Nick Yee's serious approach to understanding gaming may have deep seeded results in behavioral research
When it comes to understanding video gamers and their environments, Nick Yee wrote the book

Massively Multiplayer Online Role-Playing Games (MMORPG) are quickly becoming one of the most popular game genres among PC gamers.  In fact, some reports estimate that more than 15 million gamers around the world play video games from the MMORPG genre. 

Modern MMORPGs including World of Warcraft, Everquest II and Star Wars Galaxies, have reached unprecedented popularity.  Blizzard's World of Warcraft, with 8.5 million users across the world, remains the most popular MMORPG -- and possibly the most popular title in gaming history.

Video games have become a popular source of study among scholars around the world, with much research also being done by universities in the United States.  Nick Yee, a Ph.D. candidate at Stanford University, has interviewed more than 40,000 MMORPG gamers, placing a strong emphasis on the psychological and sociological effects of the games.

Much of Yee's research centers around the sociological habits of gamers, both "in-game" and "out-game." Recently, Yee published findings that MMORPG gamers play the game 21 hours per week, with only 7.7 hours spent watching TV.

Research done by Yee points to statistics that show women spend more time per week playing than their male counterparts.  Even though women have traditionally been considered "casual" gamers, they spend more time per week in an MMO game than men, according to another study published by Yee.  "In general, I think we need to rethink the bias in framing women as not being as 'into' a game as men are, when the data tends to point in the opposite direction," Yee said.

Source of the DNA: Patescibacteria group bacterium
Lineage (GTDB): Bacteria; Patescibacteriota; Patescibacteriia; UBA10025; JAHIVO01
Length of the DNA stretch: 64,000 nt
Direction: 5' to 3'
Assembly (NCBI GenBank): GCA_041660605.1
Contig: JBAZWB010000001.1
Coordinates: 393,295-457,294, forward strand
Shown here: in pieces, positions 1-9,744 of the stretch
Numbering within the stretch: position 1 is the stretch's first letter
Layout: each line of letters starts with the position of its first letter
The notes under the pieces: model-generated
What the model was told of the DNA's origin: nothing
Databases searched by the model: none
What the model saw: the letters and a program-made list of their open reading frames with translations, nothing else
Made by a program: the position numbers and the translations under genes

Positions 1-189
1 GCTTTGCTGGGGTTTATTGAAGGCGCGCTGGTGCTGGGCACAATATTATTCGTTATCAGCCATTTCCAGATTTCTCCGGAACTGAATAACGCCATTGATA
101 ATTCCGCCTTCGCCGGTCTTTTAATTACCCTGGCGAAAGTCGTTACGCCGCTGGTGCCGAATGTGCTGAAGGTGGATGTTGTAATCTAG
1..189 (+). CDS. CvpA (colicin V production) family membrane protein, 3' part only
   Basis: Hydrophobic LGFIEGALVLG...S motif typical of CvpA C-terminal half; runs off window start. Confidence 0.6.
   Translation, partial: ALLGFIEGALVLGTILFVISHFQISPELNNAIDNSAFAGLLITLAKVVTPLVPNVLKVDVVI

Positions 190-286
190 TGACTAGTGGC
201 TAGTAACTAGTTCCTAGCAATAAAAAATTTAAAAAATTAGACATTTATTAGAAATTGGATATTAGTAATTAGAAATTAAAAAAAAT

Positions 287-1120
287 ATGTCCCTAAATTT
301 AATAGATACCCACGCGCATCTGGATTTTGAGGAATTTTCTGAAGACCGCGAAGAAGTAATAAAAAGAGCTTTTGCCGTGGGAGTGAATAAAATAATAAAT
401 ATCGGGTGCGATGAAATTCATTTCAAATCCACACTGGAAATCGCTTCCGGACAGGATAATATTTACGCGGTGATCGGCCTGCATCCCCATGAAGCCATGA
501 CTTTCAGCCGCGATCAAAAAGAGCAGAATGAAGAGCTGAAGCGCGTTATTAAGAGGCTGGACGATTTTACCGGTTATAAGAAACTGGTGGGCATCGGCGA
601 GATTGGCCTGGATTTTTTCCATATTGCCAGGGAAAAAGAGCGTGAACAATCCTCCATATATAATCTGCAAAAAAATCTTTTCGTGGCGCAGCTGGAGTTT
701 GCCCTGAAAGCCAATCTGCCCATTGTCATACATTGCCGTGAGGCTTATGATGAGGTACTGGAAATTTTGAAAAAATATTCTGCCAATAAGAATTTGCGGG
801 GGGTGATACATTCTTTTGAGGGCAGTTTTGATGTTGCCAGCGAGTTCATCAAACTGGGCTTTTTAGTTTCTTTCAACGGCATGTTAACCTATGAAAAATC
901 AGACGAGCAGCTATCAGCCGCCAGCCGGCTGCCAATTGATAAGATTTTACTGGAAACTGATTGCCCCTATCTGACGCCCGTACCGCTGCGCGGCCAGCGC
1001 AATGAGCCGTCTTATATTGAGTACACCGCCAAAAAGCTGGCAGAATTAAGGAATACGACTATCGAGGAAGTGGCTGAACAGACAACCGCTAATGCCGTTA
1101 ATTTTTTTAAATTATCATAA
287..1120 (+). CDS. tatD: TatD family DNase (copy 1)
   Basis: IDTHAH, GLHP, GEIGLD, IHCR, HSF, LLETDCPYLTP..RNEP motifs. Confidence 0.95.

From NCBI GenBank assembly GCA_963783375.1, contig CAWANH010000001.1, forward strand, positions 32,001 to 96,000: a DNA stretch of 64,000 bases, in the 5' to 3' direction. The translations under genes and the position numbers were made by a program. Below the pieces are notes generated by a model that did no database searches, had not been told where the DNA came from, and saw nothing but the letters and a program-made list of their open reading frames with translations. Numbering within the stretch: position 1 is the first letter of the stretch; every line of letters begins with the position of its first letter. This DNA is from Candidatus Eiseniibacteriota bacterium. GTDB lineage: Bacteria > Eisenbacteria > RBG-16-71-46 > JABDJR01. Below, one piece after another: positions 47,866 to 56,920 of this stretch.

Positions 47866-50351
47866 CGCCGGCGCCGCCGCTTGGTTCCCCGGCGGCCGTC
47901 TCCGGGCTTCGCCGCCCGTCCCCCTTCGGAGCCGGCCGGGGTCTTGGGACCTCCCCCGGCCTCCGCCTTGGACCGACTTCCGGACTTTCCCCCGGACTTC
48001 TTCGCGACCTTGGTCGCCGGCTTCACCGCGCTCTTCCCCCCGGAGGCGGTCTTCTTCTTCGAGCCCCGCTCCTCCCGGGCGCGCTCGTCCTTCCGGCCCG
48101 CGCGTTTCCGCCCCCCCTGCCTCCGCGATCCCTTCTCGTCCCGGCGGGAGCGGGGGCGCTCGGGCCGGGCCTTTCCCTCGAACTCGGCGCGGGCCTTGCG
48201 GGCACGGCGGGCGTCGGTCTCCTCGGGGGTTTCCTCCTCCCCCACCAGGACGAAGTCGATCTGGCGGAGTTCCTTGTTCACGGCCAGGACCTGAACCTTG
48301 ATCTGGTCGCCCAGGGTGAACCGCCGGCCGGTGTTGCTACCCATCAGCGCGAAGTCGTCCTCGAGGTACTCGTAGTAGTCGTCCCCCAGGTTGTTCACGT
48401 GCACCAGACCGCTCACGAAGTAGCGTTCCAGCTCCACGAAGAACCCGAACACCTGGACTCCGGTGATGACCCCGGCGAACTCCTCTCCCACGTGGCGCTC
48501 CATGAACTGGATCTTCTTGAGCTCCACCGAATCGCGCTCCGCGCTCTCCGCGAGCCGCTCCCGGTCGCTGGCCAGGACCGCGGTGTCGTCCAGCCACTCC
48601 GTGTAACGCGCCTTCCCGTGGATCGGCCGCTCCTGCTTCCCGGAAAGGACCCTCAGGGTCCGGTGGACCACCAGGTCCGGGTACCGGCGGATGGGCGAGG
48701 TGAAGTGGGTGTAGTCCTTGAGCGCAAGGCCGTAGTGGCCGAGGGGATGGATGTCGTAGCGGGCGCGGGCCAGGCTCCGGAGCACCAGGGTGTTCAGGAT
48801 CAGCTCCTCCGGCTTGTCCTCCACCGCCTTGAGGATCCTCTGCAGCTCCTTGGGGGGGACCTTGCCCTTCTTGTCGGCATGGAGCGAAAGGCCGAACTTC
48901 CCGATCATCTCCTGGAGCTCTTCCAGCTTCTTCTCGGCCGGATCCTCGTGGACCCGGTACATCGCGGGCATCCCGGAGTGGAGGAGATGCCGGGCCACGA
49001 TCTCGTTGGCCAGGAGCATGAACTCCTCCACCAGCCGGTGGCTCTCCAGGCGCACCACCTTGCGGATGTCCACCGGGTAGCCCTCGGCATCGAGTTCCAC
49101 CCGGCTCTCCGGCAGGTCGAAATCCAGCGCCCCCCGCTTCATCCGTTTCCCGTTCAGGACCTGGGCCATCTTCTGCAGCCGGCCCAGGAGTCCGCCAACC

In the 3D digital world of Second Life, Yee discovered that male players stand further away when talking to other males and are also less likely to maintain eye contact.  On average, male avatars stood 7.7 feet away from each other, as opposed to mixed-gender pairs standing 6.9 feet apart, according to Yee's research.  Female-female pairs of game players were also more likely to maintain eye contact.    

However, avatars from all genders reportedly looked away from one another if standing close, much like how people in the real world are less likely to make eye contact if on a crowded elevator.  The research was published in the journal Cyberpsychology & Behavior.

While mainstream media tends to focus only on the negative side of MMO playing, there are positive aspects that should be taken under consideration.  For example, leadership and team management can be learned from playing MMOs, Yee reported.  "Very few other social spaces allow players to have their leadership and management skills in a relatively risk-free environment over and over again."

Yee currently conducts research at the Stanford Virtual Human Interaction Lab, located at Stanford University's Department of Communications.  "We're interested in using immersive virtual reality to study how we can break the rules of social interaction in meaningful and productive ways.  For example, can we reduce someone's negative stereotype of the elderly by putting them in the avatar of an elderly person?  If we put someone in a tall avatar, do they become more confident?  If an agent takes 25% of your facial features, are you more likely to become persuaded by it?"

After Yee's first research was published, more researchers and universities are beginning to conduct studies involving video games, specifically MMORPGs.  Carnegie Mellon University and University of Chicago have produced research on the social aspects of MMORPGs over the last two years.

Nick Yee's original research and blog, The Daedalus Project, is still publically available.

"We are going to continue to work with them to make sure they understand the reality of the Internet.  A lot of these people don't have Ph.Ds, and they don't have a degree in computer science." -- RIM co-CEO Michael Lazaridis
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